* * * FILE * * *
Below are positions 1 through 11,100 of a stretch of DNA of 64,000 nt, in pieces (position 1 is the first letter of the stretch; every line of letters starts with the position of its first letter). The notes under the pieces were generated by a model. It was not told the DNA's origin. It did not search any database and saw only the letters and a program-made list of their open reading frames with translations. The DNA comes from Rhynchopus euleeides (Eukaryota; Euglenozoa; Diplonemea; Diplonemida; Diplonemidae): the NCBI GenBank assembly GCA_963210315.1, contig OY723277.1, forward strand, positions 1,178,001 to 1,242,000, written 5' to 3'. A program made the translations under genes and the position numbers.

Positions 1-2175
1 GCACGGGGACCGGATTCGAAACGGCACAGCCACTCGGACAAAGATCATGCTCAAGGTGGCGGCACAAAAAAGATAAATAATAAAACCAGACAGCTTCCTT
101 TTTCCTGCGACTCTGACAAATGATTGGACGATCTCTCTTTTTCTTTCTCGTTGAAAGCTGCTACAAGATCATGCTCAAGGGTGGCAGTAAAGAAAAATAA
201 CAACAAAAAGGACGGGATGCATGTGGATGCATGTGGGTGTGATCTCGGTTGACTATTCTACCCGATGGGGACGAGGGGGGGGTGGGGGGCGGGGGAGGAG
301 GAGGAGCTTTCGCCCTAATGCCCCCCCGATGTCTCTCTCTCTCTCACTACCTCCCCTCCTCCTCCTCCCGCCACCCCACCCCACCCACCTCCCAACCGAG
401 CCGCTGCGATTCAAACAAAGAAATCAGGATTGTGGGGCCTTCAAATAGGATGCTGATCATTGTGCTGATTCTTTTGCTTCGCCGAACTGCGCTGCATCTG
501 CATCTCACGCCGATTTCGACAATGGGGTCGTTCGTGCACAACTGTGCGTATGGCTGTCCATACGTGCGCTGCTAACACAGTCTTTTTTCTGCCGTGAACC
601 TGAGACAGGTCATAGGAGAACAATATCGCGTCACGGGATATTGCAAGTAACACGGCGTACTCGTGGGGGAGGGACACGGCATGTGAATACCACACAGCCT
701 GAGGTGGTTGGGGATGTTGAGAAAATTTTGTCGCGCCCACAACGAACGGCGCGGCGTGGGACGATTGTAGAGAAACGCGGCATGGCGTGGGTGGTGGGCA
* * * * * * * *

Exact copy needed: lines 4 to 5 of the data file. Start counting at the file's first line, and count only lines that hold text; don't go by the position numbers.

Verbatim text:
101 TTTCCTGCGACTCTGACAAATGATTGGACGATCTCTCTTTTTCTTTCTCGTTGAAAGCTGCTACAAGATCATGCTCAAGGGTGGCAGTAAAGAAAAATAA
201 CAACAAAAAGGACGGGATGCATGTGGATGCATGTGGGTGTGATCTCGGTTGACTATTCTACCCGATGGGGACGAGGGGGGGGTGGGGGGCGGGGGAGGAG